Blog Post #4: Old Things

What is the difference between studying objects to learn human stories and studying them to learn their own stories? Is there one? In “Recalling Things Forgotten” and “Parting Ways,” Deetz presents us with human histories that have been recovered through careful analyses of objects and building sites. To an extent, Prown, Czikszentmihalyi, and Belk, although they draw upon knowledge and methodologies from a wide variety of disciplines, nonetheless seem to approach their studies of material culture with a goal similar to Deetz’s.

As it begins, however, the essay, “A Terminal Condition: The Cathode Ray Tube’s Strange Afterlife,” by Josh Lepawsky and Charles Mather, seems to offer a different sort of teleology, or aim, for its analysis:

“Rust in peace,” ministered the New York Times in its 2009 catalogue of obsolescence for the aughts. The obvious play on words conjoins an industrial mythos with a Christian burial rite in a requiem for an object that had, not long before, been the primary screen on which many of us experienced television, video, and computing. What does it mean that we think of the CRT as something with a life—something that was born, lived, died?

In its title and with its three opening paragraphs, the essay promises to give us a history of the object itself. It provokes us with a question, about what it means to think of inanimate things as having a birth, a life, and afterlife. Yet, from that question, the essay seems to turn in the fourth paragraph quickly back to a relatively conventional history, not of the object, but of the people who created and used it, beginning with two 17th century intellectuals, Thomas Hobbes and Robert Boyle. After that turn, it’s not until the eleventh paragraph in the essay that we get a chunk of text organized almost entirely around exposition of non-human agency, alternating between copper and the CRT itself as the subject or actor of nearly every sentence. Continue reading Blog Post #4: Old Things

Blog Post #3: How To Live Forever

Death: It’s a Human Condition

Celebration TraditionLast night, I kept a tradition and sang, “Happy Birthday,” to an empty chair that should contain my would-be 7-year-old son. Following an emotional night, I subsequently attended the funeral of my son’s friend, a brave 7-year-old boy also taken too soon. Death and the reminder of mortality surrounded me as I prepared this blog post.

Everlasting Molds

U.S. Coins

Abraham Lincoln, Benjamin Franklin, Thomas Jefferson, Franklin D. Roosevelt, and even Beethoven from Luke A. Fidler’s essay, “Impressions From the Face of a Corpse,” have something in common: immortality. Although U.S. coins featuring dead presidents are not of human bone or flesh worthy for cabinets of curiosity, they could be collected if deemed rare. Additionally, Americans almost daily handle these inanimate objects, depicting the face of the deceased in the palm of their hands and exchange them freely, without a given thought.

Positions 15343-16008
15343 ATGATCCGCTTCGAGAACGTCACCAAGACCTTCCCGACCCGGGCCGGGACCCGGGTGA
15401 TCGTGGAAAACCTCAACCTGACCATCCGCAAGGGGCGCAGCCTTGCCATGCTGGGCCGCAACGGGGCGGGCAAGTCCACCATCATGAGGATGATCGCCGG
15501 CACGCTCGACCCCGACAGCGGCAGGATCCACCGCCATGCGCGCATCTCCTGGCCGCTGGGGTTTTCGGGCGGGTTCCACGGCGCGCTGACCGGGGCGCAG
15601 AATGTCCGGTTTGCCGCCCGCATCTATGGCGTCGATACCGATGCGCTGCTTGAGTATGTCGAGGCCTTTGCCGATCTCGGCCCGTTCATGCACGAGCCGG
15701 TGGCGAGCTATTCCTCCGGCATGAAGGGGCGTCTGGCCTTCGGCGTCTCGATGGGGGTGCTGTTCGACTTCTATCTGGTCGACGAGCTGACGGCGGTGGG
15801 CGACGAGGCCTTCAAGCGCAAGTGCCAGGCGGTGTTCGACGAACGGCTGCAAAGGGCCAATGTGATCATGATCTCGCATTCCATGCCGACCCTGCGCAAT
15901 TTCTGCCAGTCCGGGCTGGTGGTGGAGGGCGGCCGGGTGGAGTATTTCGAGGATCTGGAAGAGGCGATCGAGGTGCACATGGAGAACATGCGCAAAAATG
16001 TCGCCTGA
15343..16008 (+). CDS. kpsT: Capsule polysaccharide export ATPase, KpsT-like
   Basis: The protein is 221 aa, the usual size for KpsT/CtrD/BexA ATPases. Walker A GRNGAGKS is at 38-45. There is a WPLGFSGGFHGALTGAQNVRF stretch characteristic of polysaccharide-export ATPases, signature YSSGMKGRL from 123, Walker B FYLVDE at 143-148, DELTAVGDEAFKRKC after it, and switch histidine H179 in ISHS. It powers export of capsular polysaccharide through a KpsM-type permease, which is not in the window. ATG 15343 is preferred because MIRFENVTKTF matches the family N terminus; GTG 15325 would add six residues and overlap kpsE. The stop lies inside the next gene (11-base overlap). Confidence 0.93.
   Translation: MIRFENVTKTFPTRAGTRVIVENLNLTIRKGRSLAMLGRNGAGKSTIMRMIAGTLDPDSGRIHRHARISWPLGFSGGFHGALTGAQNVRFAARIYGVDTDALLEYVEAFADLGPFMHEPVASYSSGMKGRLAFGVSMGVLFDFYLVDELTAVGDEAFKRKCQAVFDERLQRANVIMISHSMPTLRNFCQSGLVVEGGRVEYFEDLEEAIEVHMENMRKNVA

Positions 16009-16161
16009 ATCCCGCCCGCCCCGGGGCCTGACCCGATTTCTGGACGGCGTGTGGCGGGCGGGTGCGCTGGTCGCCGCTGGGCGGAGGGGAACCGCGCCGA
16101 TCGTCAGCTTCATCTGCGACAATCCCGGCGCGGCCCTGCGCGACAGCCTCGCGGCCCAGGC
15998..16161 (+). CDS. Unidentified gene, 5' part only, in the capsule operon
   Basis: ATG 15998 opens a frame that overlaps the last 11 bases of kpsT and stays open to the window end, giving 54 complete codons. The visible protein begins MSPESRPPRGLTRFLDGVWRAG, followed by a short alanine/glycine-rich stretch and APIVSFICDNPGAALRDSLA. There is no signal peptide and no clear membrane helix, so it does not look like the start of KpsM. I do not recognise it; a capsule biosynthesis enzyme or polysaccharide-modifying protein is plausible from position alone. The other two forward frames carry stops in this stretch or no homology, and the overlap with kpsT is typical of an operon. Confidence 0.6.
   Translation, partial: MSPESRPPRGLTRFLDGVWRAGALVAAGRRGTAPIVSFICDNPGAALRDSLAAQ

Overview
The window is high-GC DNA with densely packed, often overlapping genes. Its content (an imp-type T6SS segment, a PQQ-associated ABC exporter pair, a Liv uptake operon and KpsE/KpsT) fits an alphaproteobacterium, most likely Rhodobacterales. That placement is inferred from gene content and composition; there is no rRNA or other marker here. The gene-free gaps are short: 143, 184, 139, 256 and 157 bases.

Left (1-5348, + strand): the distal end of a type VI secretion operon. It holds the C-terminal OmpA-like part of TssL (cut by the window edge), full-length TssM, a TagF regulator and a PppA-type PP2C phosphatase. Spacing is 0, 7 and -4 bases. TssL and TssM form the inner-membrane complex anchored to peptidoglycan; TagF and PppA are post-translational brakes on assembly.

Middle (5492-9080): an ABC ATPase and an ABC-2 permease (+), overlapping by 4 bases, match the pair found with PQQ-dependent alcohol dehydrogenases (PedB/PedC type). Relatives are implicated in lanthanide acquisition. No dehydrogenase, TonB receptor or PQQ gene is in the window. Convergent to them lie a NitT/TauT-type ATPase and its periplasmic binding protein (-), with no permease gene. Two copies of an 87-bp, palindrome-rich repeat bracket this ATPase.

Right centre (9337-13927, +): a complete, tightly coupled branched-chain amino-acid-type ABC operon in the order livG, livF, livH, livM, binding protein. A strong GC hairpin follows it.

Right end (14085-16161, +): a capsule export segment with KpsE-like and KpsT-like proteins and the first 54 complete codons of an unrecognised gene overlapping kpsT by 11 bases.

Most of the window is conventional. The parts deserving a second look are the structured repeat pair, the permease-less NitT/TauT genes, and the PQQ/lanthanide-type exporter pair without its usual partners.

Death masks, however, are vastly different than that of embedded faces on metal because they are “impressions from the face of a corpse.”  There are many myths mentioned in Fidler’s essay behind this popular ritual of the dead, dating back to Alexander the Great, “thanks to the assumption that it was a portrait par excellence.

Hand Molds Comparable to the three-dimensional molds taken of the face of a corpse, many bereaved parents cast their dead child’s hands or feet immediately proceeding death.

“Do This In Remembrance Of Me”

 The rituals I created to remember my spunky son are all done to help me cope; thus rituals and traditions are established by the living as a way to grieve our survival. Objects left behind by loved ones are cherished and to evoke memories not to be forgotten. Similar to Belk’s claim, “people seek to assure that their selves will extend beyond their deaths,” I seek to keep my son’s “self” alive through photographs, traditions, toys he left behind, his sister, myself, and, of course, the foundation established in his name.

Something neglected to be mentioned in Fidler’s essays is the belief that death masks were made as an object of reflection to remember a lost loved one. In contrast, when Christians manifested, they considered a corpse to be impure and therefore, rituals for the deceased did not occur until after the growth of the religion. The prominent ritual of Christians is that of Holy Communion (Also known as The Eucharist or transubstantiation) whereby the Body and Blood of Jesus Christ is symbolically ingested.

Eat His Death

 As you’re waiting for this food, you may hear a voice saying, “Don’t look now, but you’re in this thing pretty deep. You could end up as a corpse, as dead as Jesus.”

Hence, this is where the controversy lies among many and question if the elements of bread and wine indeed “miraculously change” to the Body and Blood of Christ.  Through transubstantiation, a supernatural form of Endocannibalism, Christ lives forever.

In comparison of the Christian’s ritual, eating death is taken literally in other cultures. For instance, in the British-Isles, bread is placed on top of the deceased for a period of time and then consumed by a “sin-eater” for an insulting “fee of sixpence.” It is believed that in doing this, the sins of the deceased would be passed to the bread from the corpse, which would ultimately destroy those sins by ingestion.

Painful Sorrow